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by Keyword: Stimuli-responsive


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Llopis-Lorente, A., Garcií-Fernández, A., Murillo-Cremaes, N., Hortelão, A. C., Patinño, T., Villalonga, R., Sancenón, F., Martínez-Máñer, R., Sánchez, S., (2019). Enzyme-powered gated mesoporous silica nanomotors for on-command intracellular payload delivery ACS Nano 13, (10), 12171-12183

The introduction of stimuli-responsive cargo release capabilities on self-propelled micro- and nanomotors holds enormous potential in a number of applications in the biomedical field. Herein, we report the preparation of mesoporous silica nanoparticles gated with pH-responsive supramolecular nanovalves and equipped with urease enzymes which act as chemical engines to power the nanomotors. The nanoparticles are loaded with different cargo molecules ([Ru(bpy)3]Cl2 (bpy = 2,2′-bipyridine) or doxorubicin), grafted with benzimidazole groups on the outer surface, and capped by the formation of inclusion complexes between benzimidazole and cyclodextrin-modified urease. The nanomotor exhibits enhanced Brownian motion in the presence of urea. Moreover, no cargo is released at neutral pH, even in the presence of the biofuel urea, due to the blockage of the pores by the bulky benzimidazole:cyclodextrin-urease caps. Cargo delivery is only triggered on-command at acidic pH due to the protonation of benzimidazole groups, the dethreading of the supramolecular nanovalves, and the subsequent uncapping of the nanoparticles. Studies with HeLa cells indicate that the presence of biofuel urea enhances nanoparticle internalization and both [Ru(bpy)3]Cl2 or doxorubicin intracellular release due to the acidity of lysosomal compartments. Gated enzyme-powered nanomotors shown here display some of the requirements for ideal drug delivery carriers such as the capacity to self-propel and the ability to “sense” the environment and deliver the payload on demand in response to predefined stimuli.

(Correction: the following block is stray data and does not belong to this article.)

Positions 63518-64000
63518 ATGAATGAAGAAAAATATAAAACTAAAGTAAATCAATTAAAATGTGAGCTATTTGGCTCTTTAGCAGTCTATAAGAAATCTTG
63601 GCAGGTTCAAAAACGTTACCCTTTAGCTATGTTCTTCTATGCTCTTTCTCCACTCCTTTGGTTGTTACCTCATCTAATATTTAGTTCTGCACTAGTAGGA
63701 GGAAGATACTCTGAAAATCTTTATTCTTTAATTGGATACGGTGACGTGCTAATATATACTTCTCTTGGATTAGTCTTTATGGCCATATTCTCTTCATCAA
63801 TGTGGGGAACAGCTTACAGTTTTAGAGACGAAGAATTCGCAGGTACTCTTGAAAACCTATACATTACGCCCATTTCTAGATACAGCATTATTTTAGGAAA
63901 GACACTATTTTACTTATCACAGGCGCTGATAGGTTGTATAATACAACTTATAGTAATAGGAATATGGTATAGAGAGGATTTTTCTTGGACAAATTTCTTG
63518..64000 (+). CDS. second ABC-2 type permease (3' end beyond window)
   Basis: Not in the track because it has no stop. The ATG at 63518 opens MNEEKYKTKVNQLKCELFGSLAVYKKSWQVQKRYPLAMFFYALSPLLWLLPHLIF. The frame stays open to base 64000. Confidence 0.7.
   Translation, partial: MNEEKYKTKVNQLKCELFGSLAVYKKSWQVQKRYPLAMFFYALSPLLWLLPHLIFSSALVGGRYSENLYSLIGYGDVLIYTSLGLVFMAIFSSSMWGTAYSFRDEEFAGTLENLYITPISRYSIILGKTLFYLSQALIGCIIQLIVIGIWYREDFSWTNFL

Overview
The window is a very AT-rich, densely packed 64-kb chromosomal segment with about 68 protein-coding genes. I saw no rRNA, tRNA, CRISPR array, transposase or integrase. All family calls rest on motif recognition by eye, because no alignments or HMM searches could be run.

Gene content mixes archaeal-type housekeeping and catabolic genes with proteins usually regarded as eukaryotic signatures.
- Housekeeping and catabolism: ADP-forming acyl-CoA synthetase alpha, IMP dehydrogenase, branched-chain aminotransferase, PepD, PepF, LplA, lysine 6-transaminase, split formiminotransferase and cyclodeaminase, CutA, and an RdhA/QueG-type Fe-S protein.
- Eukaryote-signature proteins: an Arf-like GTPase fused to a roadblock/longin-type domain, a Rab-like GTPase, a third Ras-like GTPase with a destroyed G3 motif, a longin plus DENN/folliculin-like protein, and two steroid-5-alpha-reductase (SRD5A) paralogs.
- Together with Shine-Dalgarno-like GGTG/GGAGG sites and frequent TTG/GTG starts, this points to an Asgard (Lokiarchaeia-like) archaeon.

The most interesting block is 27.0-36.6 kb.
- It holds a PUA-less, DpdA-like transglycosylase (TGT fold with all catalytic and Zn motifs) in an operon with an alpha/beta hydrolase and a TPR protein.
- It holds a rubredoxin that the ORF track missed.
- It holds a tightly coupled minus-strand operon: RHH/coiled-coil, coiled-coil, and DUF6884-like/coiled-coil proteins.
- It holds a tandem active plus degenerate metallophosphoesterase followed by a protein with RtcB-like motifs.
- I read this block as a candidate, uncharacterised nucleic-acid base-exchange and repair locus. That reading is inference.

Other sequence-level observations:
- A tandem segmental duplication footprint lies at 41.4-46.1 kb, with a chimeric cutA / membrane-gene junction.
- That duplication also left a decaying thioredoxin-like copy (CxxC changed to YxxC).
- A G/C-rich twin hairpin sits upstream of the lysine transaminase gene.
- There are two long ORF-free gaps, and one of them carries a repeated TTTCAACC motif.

Keywords: Controlled release, Drug delivery, Enzymatic catalysis, Gatekeepers, Nanocarriers, Nanomotors, Stimuli-responsive nanomaterials


Casanellas, Ignasi, García-Lizarribar, Andrea, Lagunas, Anna, Samitier, Josep, (2018). Producing 3D biomimetic nanomaterials for musculoskeletal system regeneration Frontiers in Bioengineering and Biotechnology 6, Article 128

The human musculoskeletal system is comprised mainly of connective tissues such as cartilage, tendon, ligaments, skeletal muscle and skeletal bone. These tissues support the structure of the body, hold and protect the organs, and are responsible of movement. Since it is subjected to continuous strain, the musculoskeletal system is prone to injury by excessive loading forces or aging, whereas currently available treatments are usually invasive and not always effective. Most of the musculoskeletal injuries require surgical intervention facing a limited post-surgery tissue regeneration, especially for widespread lesions. Therefore, many tissue engineering approaches have been developed tackling musculoskeletal tissue regeneration. Materials are designed to meet the chemical and mechanical requirements of the native tissue three-dimensional (3D) environment, thus facilitating implant integration while providing a good reabsorption rate. With biological systems operating at the nanoscale, nanoengineered materials have been developed to support and promote regeneration at the interprotein communication level. Such materials call for a great precision and architectural control in the production process fostering the development of new fabrication techniques. In this mini review, we would like to summarize the most recent advances in 3D nanoengineered biomaterials for musculoskeletal tissue regeneration, with especial emphasis on the different techniques used to produce them.

Keywords: Nanofiber, 3D printing, Musculoskeletal, Regeneration, Scaffold, Tissue Engineering, Stimuli-responsive


Benetti, E., Navarro, M., Zapotoczny, S., Vancso, G. J., (2009). Stimuli-Responsive Polymer Brushes Surface Design: Applications in Bioscience and Nanotechnology (ed. Förch, R. , Schönherr, H. , Jenkins, A.T.A), Wiley-VCH GmbH & Co. KGaA (Weinheim, Germany) , 125-144